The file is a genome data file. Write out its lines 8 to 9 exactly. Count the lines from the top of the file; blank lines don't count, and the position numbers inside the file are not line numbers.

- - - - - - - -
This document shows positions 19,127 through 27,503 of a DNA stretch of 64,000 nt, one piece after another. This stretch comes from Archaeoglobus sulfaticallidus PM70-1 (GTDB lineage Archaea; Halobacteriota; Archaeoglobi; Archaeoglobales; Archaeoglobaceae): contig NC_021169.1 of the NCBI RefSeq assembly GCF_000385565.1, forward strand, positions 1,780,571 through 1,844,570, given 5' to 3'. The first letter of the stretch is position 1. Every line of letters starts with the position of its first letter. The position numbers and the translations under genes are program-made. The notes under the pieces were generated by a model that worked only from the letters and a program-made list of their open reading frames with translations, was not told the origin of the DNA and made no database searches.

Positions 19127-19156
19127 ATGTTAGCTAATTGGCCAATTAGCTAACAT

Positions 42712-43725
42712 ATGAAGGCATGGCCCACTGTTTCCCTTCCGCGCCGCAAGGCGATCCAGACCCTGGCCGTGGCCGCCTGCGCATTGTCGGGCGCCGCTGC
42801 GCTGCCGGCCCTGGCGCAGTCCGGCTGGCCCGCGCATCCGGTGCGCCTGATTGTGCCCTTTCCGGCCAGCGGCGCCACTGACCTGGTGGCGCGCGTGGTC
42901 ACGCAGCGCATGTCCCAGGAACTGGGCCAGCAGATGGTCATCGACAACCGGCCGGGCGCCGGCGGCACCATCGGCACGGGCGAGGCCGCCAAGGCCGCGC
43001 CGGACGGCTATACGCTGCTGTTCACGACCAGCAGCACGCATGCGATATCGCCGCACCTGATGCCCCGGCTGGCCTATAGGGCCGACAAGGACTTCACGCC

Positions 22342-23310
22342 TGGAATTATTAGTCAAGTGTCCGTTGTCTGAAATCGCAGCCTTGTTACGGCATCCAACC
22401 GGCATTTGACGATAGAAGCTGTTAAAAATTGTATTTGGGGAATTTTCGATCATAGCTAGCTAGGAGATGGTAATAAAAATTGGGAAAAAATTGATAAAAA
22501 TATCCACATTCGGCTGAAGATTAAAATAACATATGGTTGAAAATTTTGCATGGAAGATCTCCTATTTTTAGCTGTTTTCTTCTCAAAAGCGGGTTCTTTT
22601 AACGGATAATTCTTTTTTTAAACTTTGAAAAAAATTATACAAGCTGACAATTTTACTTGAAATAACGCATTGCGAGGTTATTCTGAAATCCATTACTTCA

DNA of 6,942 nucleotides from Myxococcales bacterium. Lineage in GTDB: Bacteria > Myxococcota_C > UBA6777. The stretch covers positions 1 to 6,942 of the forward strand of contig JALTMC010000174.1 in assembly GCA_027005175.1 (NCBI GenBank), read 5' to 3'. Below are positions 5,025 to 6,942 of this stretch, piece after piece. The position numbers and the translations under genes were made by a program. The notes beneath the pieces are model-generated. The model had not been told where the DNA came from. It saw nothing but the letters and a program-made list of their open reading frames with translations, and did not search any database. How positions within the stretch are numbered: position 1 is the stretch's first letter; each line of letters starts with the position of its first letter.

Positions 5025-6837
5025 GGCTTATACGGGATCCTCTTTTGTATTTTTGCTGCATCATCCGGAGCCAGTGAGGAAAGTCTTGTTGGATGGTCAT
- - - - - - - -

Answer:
43001 CGGACGGCTATACGCTGCTGTTCACGACCAGCAGCACGCATGCGATATCGCCGCACCTGATGCCCCGGCTGGCCTATAGGGCCGACAAGGACTTCACGCC

Positions 22342-23310